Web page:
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Journal and News Scan
Guidance Statement from the Canadian Society of Cardiac Surgeons (CSCS) and its Board of Directors on patient assessment and triage, risk reduction, and real-time sharing of expertise and experiences during the COVID-19 pandemic.
Topical review on the epidemic in Britain, with a number of observations that relate to the cardiothoracic surgeons and all healthcare professionals:
-The assertion that the National Health Service in Britain was overrun PRIOR to the pandemic.
-The assertion that acute angina is now being undertreated.
-Perhaps most worryingly, the assumed increase in non-COVID positive deaths in Scotland.
In the light of the government poised to review the lockdown in an attempt to balance the prevention of another viral infestation versus the conceivable grave financial implications here in the UK and worldwide, it is interesting to see their take on the financial toll on patients.
Prediction of postoperative ventricular dysfunction is performed using preop LVEF prior to mitral valve surgery for degenerative mitral regurgitation. In this study the utility of LV strain as a predictor of ventricular dysfunction after mitral surgery was assessed. Preoperative RV, LV, and LA strain were strongly associated with postoperative LV dysfunction, and may prove useful in timing of surgery for degenerative mitral regurgitation.
The authors present a meta-analysis of randomized controlled trials regarding the outcome of ticagrelor-based antiplatelet therapies in patients after coronary artery bypass graft (CABG) surgery. They found a reduced rate of major adverse cardiac events and a reduced mortality in these patients receiving aspirin and/or clopidogrel. This finding should be investigated in randomized trials, as it could potentially change the standard of care of CABG patients.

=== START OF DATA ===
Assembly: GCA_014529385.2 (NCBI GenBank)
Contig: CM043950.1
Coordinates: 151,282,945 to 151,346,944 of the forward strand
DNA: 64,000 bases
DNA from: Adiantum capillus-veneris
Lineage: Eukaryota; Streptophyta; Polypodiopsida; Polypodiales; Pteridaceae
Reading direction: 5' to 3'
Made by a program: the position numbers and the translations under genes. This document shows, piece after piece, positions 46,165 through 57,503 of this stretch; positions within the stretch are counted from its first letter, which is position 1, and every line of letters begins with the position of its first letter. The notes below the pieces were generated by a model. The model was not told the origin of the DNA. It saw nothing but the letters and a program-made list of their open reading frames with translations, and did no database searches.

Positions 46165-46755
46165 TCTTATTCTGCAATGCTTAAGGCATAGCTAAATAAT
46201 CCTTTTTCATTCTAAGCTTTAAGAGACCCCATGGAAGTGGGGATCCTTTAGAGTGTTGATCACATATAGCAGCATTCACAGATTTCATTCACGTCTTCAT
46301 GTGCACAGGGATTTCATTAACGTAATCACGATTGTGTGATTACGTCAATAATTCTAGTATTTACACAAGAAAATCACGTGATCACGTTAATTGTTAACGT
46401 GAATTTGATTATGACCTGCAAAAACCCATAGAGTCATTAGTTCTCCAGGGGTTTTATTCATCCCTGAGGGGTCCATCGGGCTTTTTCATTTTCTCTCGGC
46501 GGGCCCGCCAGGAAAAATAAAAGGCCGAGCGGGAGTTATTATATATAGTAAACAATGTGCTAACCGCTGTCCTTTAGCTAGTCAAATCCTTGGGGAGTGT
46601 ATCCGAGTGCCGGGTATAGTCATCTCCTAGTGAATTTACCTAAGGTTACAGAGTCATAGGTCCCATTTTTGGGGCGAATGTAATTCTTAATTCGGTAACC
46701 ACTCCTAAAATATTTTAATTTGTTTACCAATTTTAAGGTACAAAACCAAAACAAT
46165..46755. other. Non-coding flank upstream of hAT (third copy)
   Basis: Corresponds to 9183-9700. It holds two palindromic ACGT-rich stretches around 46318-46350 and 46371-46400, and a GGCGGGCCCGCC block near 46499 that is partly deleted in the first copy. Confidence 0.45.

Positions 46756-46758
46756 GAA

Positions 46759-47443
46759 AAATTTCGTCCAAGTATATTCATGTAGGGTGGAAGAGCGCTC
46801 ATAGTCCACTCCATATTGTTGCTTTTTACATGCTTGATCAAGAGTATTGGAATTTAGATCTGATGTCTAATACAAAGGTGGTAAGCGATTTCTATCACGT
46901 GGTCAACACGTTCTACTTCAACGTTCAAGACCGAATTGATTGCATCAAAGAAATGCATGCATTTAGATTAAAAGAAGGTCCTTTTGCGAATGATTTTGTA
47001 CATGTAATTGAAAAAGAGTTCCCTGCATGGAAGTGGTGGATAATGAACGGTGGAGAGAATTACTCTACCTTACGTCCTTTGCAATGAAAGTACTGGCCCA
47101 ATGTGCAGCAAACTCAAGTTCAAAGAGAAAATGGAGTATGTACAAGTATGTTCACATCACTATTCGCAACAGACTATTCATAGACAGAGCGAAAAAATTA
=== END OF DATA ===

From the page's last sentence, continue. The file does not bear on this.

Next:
The NCDB was queried to assess the optimal timing for resection after induction therapy for IIIA NSCLC. Survival was better in patients who underwent surgery in a short delay interval (<77 days) compared to a long delay (>114 days); short and medium delay intervals had similar outcomes.
This position statement recapitulates the role of the clinical perfusionist in Germany. The needed qualifications to accomplish the complex tasks are described and responsibilities defined. This consensus statement is an important step to emphasize the clinical perfusionist as an important partner for cardiac surgery and cardiology.
In this small series of propensity score matched patients, two methods of administering cardioplegia, each using a different agent, were assessed for outcomes of isolated CABG. A repeated infusion with Basel Microplegia was superior to a single shot of Cardioplexol® for troponin release, creatinine kinase, and ICU stay. Major adverse events did not differ.
Another refreshing change of pace with an interesting pre-translational contibution to the genetics of atrial dysrhythmias.
A tribute to a pioneer and humanitarian in our field, Dr Francis Robicsek.
In the ISCHEMIA Trial, 5179 patients with moderate or severe myocardial ischemia were randomized equally into two groups based on initial management strategy: initial invasive strategy (angiography and revascularization when feasible) and medical therapy, or initial conservative strategy (medical therapy alone and angiography if medical therapy failed). Primary endpoint was a composite of death from cardiovascular causes, myocardial infarction, or hospitalization for unstable angina, heart failure, or resuscitated cardiac arrest. After a median follow-up of 3.2 years, primary outcome events occurred in 318 of the invasive-strategy group and in 352 of the conservative-strategy group, the respective numbers of death were 145 and 144 in two groups.
These results did not show that an initial invasive strategy of angiography and revascularization reduced the risk of ischemic cardiovascular events or all- cause death over a median of 3.2 years, as compared to an initial conservative strategy.